General Migration Recommendations

When the named partners of a firm change, it can be very difficulty to think though what data should be migrated to each partner's new firm.  We have helped hundreds of firms though these transitions and it is our hope that this article provides useful guidance for your transition.

 

Best Practices

Clone into a Brand New Account

Before your migration you should disconnect your legacy account account from all payment sources (turn off ClioPay, LawPay, MyPay, etc) and then snapshot all data in the account.  Once the snapshot is made, it can be cloned into a brand new account that is connected to brand new payment sources.

Clone Everything

Some firms think they can save money by only migrating a subsection of their data.  This is not true.  It is actually less work for machines to migrate all your data it is to try to carve out certain pieces of it.  When firms only migrate some of their data then they often find they wish they had their missing data.  Partially migrating your data will cost more and you will likely realize there is more you which you had.  If there is something you don't want, you can always delete it after a migration.

Clone Quicky

With the exception of documents, your migration should be completed in less than 24 hours.

Double-Check Financial Links

After the migration is complete, you should reestablish brand new links in your brand new account to brand new payment systems.

 

Worst Practices

Don't Start Early

Some firms think they may get a head start by starting work in their new account immediately and then migrate data from their old the account over time.  This often creates a mess of duplicate information and should be avoided.

 

Don't Start Before Approving Your Data

After your migration is complete, you should thoroughly review it and ensure (as much as you are able) that everything transferred correctly. 

 

Don't Start if There Are Problems

If your data doesn't look right or there are post-migration problems, do not start using your new system yet.  Everything should look exactly the way you expect it to before you go live.  We meet many firms who have made this mistake:

  1. Hire a low cost consultant to do their migration.
  2. Thinks look "close enough" and the firm decides to go live while the consultant fixes the problem.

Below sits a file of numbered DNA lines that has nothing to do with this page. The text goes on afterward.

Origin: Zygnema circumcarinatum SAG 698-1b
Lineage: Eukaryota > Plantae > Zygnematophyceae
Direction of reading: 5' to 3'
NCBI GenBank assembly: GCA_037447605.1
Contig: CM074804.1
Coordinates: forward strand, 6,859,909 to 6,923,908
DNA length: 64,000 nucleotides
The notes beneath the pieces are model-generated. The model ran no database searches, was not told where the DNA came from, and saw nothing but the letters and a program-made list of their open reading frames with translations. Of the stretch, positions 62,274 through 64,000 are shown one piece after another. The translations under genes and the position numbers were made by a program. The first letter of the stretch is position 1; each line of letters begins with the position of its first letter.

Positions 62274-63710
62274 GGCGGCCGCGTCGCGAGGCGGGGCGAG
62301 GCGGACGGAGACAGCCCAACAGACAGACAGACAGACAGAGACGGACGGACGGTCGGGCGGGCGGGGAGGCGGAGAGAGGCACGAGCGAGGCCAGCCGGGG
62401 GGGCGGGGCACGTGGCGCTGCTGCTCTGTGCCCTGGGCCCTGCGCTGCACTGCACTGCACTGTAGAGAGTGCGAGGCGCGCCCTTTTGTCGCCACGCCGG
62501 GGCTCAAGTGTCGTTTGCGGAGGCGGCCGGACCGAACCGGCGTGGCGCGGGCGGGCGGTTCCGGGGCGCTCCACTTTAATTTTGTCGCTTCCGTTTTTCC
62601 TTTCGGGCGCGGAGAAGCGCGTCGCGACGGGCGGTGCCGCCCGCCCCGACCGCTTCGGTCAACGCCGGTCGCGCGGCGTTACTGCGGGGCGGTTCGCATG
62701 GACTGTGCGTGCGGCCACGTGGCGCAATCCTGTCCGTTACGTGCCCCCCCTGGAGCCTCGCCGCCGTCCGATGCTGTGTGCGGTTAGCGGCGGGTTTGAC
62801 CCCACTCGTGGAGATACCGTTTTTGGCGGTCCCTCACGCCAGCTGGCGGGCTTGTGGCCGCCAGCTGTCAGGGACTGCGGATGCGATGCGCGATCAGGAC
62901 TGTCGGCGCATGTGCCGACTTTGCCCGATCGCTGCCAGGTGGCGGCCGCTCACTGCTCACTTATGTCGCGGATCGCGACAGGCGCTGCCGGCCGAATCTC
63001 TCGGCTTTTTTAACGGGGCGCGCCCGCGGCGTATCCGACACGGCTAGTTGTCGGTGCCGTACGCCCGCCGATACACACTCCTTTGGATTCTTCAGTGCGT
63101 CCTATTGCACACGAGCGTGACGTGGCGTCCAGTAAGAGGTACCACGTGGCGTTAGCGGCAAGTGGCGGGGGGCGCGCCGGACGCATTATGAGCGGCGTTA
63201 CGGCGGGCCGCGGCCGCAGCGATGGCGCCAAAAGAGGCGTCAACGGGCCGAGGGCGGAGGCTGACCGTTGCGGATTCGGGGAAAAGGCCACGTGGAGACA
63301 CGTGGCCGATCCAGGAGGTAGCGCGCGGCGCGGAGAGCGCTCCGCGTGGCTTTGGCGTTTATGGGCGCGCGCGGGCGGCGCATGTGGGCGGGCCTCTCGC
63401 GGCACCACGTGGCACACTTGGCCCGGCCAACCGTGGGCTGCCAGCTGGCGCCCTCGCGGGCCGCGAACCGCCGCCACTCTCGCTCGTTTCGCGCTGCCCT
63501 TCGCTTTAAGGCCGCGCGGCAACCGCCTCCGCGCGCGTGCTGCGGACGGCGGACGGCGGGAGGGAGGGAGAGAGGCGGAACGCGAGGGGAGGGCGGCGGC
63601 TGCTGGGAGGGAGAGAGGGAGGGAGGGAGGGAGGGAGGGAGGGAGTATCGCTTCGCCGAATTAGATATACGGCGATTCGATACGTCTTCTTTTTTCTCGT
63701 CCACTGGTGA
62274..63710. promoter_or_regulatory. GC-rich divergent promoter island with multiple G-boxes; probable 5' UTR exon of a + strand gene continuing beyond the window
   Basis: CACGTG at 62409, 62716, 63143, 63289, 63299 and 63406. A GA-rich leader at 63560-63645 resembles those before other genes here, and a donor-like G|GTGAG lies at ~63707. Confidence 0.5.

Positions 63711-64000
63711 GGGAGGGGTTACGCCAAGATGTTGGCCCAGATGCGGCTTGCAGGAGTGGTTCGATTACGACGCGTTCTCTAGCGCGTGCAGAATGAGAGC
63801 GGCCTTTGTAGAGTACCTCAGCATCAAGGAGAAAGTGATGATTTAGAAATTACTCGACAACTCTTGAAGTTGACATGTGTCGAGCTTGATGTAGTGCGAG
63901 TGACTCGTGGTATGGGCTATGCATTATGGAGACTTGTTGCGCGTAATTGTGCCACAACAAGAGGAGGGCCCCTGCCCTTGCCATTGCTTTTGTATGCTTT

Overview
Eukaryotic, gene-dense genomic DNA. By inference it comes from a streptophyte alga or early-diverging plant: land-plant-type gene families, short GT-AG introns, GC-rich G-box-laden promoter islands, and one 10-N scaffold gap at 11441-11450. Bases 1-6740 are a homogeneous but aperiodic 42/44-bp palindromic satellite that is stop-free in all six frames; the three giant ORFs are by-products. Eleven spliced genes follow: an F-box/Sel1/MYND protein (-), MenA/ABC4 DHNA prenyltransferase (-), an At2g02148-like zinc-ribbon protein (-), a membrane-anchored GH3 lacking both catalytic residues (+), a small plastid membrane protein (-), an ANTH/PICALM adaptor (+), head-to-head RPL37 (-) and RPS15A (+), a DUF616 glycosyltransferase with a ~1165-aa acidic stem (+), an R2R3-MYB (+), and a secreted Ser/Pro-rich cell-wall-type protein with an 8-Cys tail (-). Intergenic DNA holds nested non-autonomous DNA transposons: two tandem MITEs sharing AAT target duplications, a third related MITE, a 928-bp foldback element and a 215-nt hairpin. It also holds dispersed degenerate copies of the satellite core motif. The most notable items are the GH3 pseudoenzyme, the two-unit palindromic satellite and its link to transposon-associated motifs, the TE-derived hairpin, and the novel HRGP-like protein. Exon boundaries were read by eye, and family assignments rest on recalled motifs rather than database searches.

3. Months later, the problem is still not fixed, it is worse than initially expected, and the consultant is no where to be found.
  4. We get called in to help the firm unscramble eggs and it much more expensive than if we had just done the work initially.

Remember:  You cannot fix a car while you are driving it.

 

Don't Recycle Accounts

It may be tempting to recycle your dissolving firm's Clio/MyCase account but we highly recommend against it.  Not only is this prohibited in some jurisdictions, when you recycle an account, you there is a good chance that financial information for the two firms will get comingled.  For example, a customer may electronically pay an invoice using an old link and the funds get deposited into the original account instead of the correct one.

 

Don't Recyle Accounts, But if you Won't Listen...

If you are certain you want to recycle an account, we are still happy to help but you should expect certain challenges for both parties. The person keeping the legacy account will have challenges due to financial data being comingled.  The person getting the fresh account will have challenges related to getting a perfect snapshot of the data because the account was not frozen.   They will also likely experience issues with payments being made into the original account.

To properly value an existing account, we recommend using the Equitable Allocation Algorithm.

 

The Equitable Allocation Algorithm

Mathematicians often use the "Equitable Allocation Algorithm" to fairly divide assets among competing parties and we recommend you use it as well.  This algorithm is excellent because it focuses on the perceived/emotional value of an asset instead of a raw financial calculation.

Here is how the algorithm works:

  1. Each partner submits a bid for each non-cash item in the firm.
    Bids should be placed on all items, including:  Website, email domains, computers, servers, practice management account (ie, Clio/MyCase account), QuickBooks account, etc.

  2. A Fair Share is determined for each partner by totaling all of that partner's bids and dividing it by the total number of partners.  Notice that each partner's fair share is determined based on their own perception of each item.  

  3. Each item is assessed at its highest value and given to the partner who bid the highest for it.

  4. If the firm has any retained earnings, each partner is given an amount of cash equal to their Fair Share.  Then the partner's Fair Share is reduced by the assessed value of any objects they received.  If this amount is negative, the partner pays that amount to the "Pool".

  5. Any remaining funds are divided equally.

This is good because it helps arrive at a personalized all-inclusive value for an asset.  As an example, a single-user Clio account might be financially valued an $1,2000/yr, but the replacement value might be $8,000 when you factor in the lost time and additional costs with setting up a complete new account and migrating the data to it.  The partner who values the account the most will receive it and the other partner will still receive fair compensation.

 

 

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